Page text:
In Figure 8, a per-user quota has been set on the share for a user named “Neil”. This user can write 100MB before no longer being able to add data to the share. Per-user quotas take priority over disk quotas and allow for further granularity.

Setting host side per-user quotas for individuals.
Figure 8 – Setting host side per-user quotas for individuals.

Protecting the File Share

Creating and using the file share is only part of the equation. Protecting user’s data is paramount and is incredibly simple to setup and utilize with Tintri snapshots and replication along with Microsoft Windows Shadow Copy.

Tintri Snapshots and Replication

Creating a snapshot schedule with Tintri is extremely simple and flexible. In the VMstore right click the virtual machine to protect and select “protect”. As seen in in Figure 9, Hourly, Daily, Weekly, Monthly and Quarterly snapshots can be selected as well as the amount and days of snapshots to keep.

Either crash or VM consistency can be chosen, but it is a best practice to utilize VM-consistent for backup purposes. Crash-consistent snapshots take a point in time copy while the virtual machine is active and no attempt is made to flush in-memory I/O. VM-consistent snapshots work in conjunction with VMware Snapshots to quiesce the virtual machine before the snapshot is taken. See the Tintri VMstore System Administration Manual, located at support.tintri.com, for more information.


DO: Use Tintri VM-consistent snapshots to ensure proper backup of user’s data.



If a second Tintri VMstore is available it is recommended to protect the file share by replicating the snapshots to a secondary VMstore

in the event of a VMstore or site failure.

Creating snapshot and replication schedules.
Figure 9 – Creating snapshot and replication schedules.

Microsoft Shadow Copies of Shared Folders

Microsoft Shadow Copies of Shared Folders in conjunction with Tintri snapshots and replication will help protect the file share from accidental deletions and enable users to restore files without contacting backup administrators. Shadow Copies of Shared Folders are set up on the machine hosting the share and provide point in time copies of files with the capability of restoring single files to entire folders.

Microsoft Shadow Copies of Shared Folders.
Figure 10 – Microsoft Shadow Copies of Shared Folders.

The amount of space, location of the backups and schedule are all configurable, however the copies are not transportable, when allocated space for the copies has been reached the oldest shadow copy will be deleted to make room for new copies, a limit of 64 copies per volume can be kept, the copies are read-only and Shadow Copies for Shared folders can only be set per volume basis, as stated earlier in this document.

Restoring Shadow Copies for Shared Folders can occur in two ways, the volume can be explored for the desired file or the entire volume can be restored to a certain point in time. New files and file permissions on existing files will not be changed, but if updates have been made to files, a volume restoration will overwrite any changes made to files. For more information see www.microsoft.com.

File Server High Availability

Building upon protection of the file share, high availability not only ensures data protection, but data availability. Deploying VMware in a highly available cluster enables the use of VMotion, High Availability and Distributed Resource Scheduler (DRS).

VMware vMotion

VMware vMotion allows for the live migration of running virtual machines from one physical ESXi server to another, with no downtown. vMotion retains the VM’s active memory, network identity and connections. Migrating VM’s from a failing, over provisioned, or scheduled downtime of an ESXi server ensures simple and highly available behavior from the file share.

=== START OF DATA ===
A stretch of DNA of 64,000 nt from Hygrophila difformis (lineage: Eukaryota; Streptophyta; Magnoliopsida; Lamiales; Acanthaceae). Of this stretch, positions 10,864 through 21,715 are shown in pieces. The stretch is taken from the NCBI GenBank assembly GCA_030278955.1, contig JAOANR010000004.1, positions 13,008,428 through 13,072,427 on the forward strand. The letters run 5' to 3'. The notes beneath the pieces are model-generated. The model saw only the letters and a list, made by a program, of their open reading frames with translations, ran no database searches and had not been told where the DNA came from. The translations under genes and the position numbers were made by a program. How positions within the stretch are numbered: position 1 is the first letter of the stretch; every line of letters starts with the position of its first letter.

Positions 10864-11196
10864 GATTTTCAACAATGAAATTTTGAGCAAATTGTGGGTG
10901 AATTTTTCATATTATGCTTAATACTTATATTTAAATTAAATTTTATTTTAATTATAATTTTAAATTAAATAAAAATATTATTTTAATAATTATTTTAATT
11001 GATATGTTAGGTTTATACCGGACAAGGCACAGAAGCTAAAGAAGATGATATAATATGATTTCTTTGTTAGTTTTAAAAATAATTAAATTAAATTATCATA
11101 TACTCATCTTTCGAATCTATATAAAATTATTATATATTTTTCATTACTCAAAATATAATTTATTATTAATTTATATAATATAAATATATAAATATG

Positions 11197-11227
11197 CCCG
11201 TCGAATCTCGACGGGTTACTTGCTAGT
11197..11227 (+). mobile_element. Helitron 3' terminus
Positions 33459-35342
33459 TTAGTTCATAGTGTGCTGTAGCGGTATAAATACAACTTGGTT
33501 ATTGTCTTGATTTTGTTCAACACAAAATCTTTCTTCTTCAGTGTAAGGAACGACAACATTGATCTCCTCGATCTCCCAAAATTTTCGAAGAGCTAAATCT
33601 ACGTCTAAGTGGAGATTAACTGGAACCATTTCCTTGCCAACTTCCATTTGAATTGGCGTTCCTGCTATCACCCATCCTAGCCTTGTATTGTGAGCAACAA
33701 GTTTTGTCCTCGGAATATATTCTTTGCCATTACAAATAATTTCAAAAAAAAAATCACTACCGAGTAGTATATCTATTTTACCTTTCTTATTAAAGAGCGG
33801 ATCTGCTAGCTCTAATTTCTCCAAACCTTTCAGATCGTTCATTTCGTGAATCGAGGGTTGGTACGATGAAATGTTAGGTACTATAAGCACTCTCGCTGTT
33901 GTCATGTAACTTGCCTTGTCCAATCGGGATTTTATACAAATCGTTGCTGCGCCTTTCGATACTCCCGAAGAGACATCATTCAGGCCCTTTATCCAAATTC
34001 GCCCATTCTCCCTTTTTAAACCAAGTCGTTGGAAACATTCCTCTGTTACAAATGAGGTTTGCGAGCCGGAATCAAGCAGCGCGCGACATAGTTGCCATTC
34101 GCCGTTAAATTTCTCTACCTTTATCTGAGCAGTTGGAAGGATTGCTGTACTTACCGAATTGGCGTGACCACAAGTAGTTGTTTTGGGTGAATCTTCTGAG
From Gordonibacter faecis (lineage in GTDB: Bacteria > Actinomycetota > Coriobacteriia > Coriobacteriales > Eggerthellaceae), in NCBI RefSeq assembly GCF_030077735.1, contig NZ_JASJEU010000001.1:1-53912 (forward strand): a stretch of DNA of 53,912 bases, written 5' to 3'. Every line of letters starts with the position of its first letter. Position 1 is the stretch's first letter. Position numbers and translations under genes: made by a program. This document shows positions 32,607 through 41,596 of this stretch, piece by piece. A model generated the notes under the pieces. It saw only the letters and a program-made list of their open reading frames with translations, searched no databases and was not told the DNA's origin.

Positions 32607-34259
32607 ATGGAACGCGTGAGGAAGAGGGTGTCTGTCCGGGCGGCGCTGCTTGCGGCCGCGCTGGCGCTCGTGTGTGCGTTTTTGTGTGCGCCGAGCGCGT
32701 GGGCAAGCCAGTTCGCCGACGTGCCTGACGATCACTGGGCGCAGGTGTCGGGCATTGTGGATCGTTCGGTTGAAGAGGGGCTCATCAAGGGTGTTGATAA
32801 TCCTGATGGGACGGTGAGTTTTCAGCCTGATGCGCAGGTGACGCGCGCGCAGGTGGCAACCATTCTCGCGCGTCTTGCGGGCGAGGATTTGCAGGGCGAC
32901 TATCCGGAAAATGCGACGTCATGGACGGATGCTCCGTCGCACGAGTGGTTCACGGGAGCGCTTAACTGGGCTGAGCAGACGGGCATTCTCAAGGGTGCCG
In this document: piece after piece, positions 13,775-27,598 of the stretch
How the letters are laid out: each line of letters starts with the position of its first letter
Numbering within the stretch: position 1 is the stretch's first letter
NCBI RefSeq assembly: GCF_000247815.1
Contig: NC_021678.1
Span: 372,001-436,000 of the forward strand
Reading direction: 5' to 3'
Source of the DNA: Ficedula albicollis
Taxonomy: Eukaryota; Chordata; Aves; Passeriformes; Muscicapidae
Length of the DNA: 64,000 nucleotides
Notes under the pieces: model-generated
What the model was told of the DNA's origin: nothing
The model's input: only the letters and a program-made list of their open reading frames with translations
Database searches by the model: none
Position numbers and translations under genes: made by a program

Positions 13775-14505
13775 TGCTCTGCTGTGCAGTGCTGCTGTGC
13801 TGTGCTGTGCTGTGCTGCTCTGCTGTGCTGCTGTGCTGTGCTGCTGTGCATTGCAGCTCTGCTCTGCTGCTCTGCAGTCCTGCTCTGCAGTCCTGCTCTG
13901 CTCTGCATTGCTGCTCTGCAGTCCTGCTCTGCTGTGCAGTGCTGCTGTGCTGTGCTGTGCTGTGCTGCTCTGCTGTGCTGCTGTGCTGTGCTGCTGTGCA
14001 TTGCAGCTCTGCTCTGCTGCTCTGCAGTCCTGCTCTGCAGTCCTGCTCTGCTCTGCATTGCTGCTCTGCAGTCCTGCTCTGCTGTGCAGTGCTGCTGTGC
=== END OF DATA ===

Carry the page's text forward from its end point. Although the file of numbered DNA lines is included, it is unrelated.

Performing a VMware vMotion.
Figure 11 – Performing a VMware vMotion.

If there is a requirement to migrate data off one storage array and onto another, the Change datastore option can be selected and will utilize VMware Storage vMotion if the feature is available. Storage vMotion performs a live migration of a VM’s disk files without disruption. Storage vMotion is beneficial, but care must be taken to understand the impact to the underlying storage’s snapshots and protection capabilities.

VMware vSphere High Availability

VMware vSphere High Availability (HA) provides business continuance in a VMware cluster and allows VM’s to automatically restart on alternate ESXi hosts in the cluster if a physical server goes down.

Enabling vSphere HA and DRS.
Figure 12 – Enabling vSphere HA and DRS.

VMware vSphere HA should be enabled if a cluster of ESXi hosts is available to the file share infrastructure. In the event hardware failure, it will ensure the recovery of the file share.


DO: Enable VMware vSphere HA in the virtualized file share environment.



VMware Distributed Resource Scheduler (DRS)

VMware DRS monitors CPU and memory of the ESXi servers in a VMware cluster. As resources are consumed, DRS can move
virtual machines to other ESXi hosts to balance out resource consumption. The automation level is set depending on the amount of administrator interaction that is required. VMware DRS will ensure the file share is always on a healthy ESXi host with enough resources to provide users with the performance and accessibility they require.

Setting automation level in vSphere DRS.
Figure 13 – Setting automation level in vSphere DRS.


DO: Enable VMware vSphere DRS as long as resources (memory and CPU) are available for VM’s to migrate to.



VMware Site Recovery Manager (SRM)

If file share availability must survive a site outage, VMware SRM can be used. SRM allows for the complete automation of a disaster recovery of one vCenter to another. SRM allows for non-disruptive failover testing, automated orchestration workflows, recovery of network and security settings as well as custom automation that is necessary for the disaster recovery. If more information is required, see www.vmware.com.

Conclusion

Running SMB file shares using Microsoft Windows 2012R2 and VMware vSphere on Tintri is not only simple and reliable, but easy to setup and administer.